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Rodriguez Stands Out Among New Managers


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Rodriguez stands out among new managers

May, 12, 2011 12:41 PM ET

By Jim Bowden

 

Florida Marlins manager Edwin Rodriguez is the only one among those in their first or second year of managing who has a winning record. Rodriguez, 50, took over the Marlins on June 23 of last season after Marlins owner Jeff Loria, team president Admin Beinfest and GM Mike Hill relieved Fredi Gonzalez of his duties. Rodriguez went on to lead the Marlins to a 46-46 record the rest of the way and a third-place finish in the National League Eastern division.

 

Rodriguez, after a thorough managerial search, was given a one-year contract extension through the 2011 season, and the early returns are showing why the Marlins made a wise decision to give him a full season to prove himself.

Rodriguez has been magnificent in the handling of his bullpen, tweaking his lineups, and mixing and matching injured and slumping players, and dealing with holes at third base and in left field (the latter due to an injury to Logan Morrison). As Rodriguez said, “The good thing about this club is the versatility of the players.� My response is this: The good thing about this club is it has a manager who knows how to utilize the versatility of his players.

 

The Marlins are 21-15 and have the second-best record in the National League, trailing the best team in the league, the Philadelphia Phillies, by just three games. The top three in the rotation -- Josh Johnson, Ricky Nolasco, Anibal Sanchez -- are a combined 8-2, mainly because, unlike last year, the bullpen has been able to hold leads. Closer Leo Nunez is a perfect 12-for-12 in save opportunites, and he credits Gonzalez's belief in him as much as the improved location of his fastball and changeup.

 

The Marlins are third in the National League in runs scored and fifth in the league in OPS despite Hanley Ramirez's season-long slump, Morrison's stint on the disabled list, a rotation at third base involving Greg Dobbs, Wes Helms and Emilio Bonifacio, and Mike Stanton’s slow April start due to injury.

 

The pitching staff is sixth in runs allowed and fifth in WHIP, and that’s with the combined ERA of Javier Vazquez and Chris Volstad being north of 6.00. Rodriguez has done a masterful job of mixing and matching his relief pitchers. Mike Dunn, Randy Choate and Brian Sanches all have ERAs under 2.00, while Edward Mujica, Ryan Webb and Clay Hensley have all been effective when healthy in bridging the gap to Nunez. Rodriguez has the knack of knowing the proper matchups to allow his bullpen to maximize success.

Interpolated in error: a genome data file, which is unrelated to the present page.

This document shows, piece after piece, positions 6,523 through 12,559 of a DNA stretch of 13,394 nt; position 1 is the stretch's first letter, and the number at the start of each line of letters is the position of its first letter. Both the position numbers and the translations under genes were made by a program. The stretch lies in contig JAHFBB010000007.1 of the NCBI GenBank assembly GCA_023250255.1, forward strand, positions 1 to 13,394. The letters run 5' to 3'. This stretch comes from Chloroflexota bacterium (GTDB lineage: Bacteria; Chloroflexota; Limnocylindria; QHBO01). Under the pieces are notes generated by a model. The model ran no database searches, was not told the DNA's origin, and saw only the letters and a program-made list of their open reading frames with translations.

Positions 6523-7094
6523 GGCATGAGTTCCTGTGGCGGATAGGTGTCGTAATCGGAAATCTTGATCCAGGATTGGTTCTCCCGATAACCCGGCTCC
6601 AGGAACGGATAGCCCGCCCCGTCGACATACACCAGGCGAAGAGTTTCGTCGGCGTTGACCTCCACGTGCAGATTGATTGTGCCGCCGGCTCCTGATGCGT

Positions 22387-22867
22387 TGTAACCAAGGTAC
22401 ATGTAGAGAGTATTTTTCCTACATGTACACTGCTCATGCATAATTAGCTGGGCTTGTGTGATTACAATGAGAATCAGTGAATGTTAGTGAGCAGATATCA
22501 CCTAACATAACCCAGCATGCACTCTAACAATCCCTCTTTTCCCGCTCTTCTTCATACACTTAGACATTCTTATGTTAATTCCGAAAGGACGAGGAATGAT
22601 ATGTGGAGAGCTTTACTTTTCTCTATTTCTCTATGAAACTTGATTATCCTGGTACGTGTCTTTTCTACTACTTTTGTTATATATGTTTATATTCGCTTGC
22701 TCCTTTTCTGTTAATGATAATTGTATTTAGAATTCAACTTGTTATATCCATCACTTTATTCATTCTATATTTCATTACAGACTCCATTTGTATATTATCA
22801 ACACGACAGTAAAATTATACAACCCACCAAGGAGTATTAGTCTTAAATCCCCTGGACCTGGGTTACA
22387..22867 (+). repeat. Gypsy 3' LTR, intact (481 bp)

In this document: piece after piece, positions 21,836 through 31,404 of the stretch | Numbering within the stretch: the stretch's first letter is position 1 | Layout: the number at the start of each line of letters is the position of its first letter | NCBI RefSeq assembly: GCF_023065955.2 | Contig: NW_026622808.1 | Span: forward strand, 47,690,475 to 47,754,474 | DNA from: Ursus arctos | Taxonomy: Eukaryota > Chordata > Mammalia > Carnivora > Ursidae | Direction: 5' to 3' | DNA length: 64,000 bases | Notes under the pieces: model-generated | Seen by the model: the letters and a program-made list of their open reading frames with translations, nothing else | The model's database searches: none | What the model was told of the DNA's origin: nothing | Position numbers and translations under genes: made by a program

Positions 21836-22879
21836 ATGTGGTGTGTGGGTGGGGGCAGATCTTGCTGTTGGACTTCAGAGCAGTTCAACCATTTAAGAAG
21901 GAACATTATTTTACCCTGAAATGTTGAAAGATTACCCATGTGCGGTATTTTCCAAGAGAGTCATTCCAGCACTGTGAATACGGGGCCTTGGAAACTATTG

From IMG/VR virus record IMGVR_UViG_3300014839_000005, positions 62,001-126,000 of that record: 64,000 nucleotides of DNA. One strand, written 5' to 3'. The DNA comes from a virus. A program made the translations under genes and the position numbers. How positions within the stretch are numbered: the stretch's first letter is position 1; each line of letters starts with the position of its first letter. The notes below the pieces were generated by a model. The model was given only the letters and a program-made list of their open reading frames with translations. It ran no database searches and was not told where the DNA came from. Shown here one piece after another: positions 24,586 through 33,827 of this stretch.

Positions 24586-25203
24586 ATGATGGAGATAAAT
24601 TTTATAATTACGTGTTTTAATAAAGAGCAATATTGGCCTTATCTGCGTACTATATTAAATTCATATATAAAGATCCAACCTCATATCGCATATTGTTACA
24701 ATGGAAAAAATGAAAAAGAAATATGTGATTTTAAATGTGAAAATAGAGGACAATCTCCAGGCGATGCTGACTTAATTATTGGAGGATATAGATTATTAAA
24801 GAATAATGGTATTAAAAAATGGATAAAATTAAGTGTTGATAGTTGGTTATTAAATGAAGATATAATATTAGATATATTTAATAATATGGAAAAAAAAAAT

When the Marlins lost a few games, Rodriguez tweaked the lineup. Chris Coghlan would move to the second spot in the order and Bonifacio to the leadoff spot. When that didn’t work, Coghlan returned to the top Tuesday night, getting on base, scoring the first run and driving in the winning run against the division rival Phillies. Rodriguez, tweaks, adjusts, and wins.

 

Rodriguez is getting rave reviews from the players and the front office. Instant respect. Steady hand. He keeps the clubhouse calm. He instills confidence. He makes the Marlins play fundamentally sound baseball. Move the runners over, get them in, one at a time -- unless, of course, Stanton, Gaby Sanchez, Morrison or John Buck go yard.

 

Rodriguez is quickly becoming an early lead candidate for National League Manager of the Year, and the Marlins' front office has to be thinking about a contract extension for one of baseball's bright new managers.

 

There are six other active major league managers who are either in their first or second year of managing at the big league level. Here is the complete breakdown:

 

MANAGER YEAR W-L RECORD 1. Edwin Rodriguez, FLA 2 21-15 2. Don Mattingly, LAD 2 18-20 3. Kirk Gibson, ARI 2 15-20 4. Ron Roenicke, MIL 1 16-21 5. John Farrell, TOR 1 17-20 6. Mike Quade, CHC 2 16-19 7. Brad Mills, HOU 2 14-23

 

http://espn.go.com/blog/sweetspot/post/_/id/10674/edwin-rodriguez-leads-new-managers

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This is not a complaint, but I kinda wish Edwin would let Emilio run a bit more when he leads off an inning and gets on base. A few times this year, we have seen the speed of the lead-off man wasted at first base. To be fair though, Hanley ruined a chance for Boner to steal against the Phillies the other night by swinging at first pitch and popping out weakly to RF instead of giving Emilio a chance to get in scoring position with 0 outs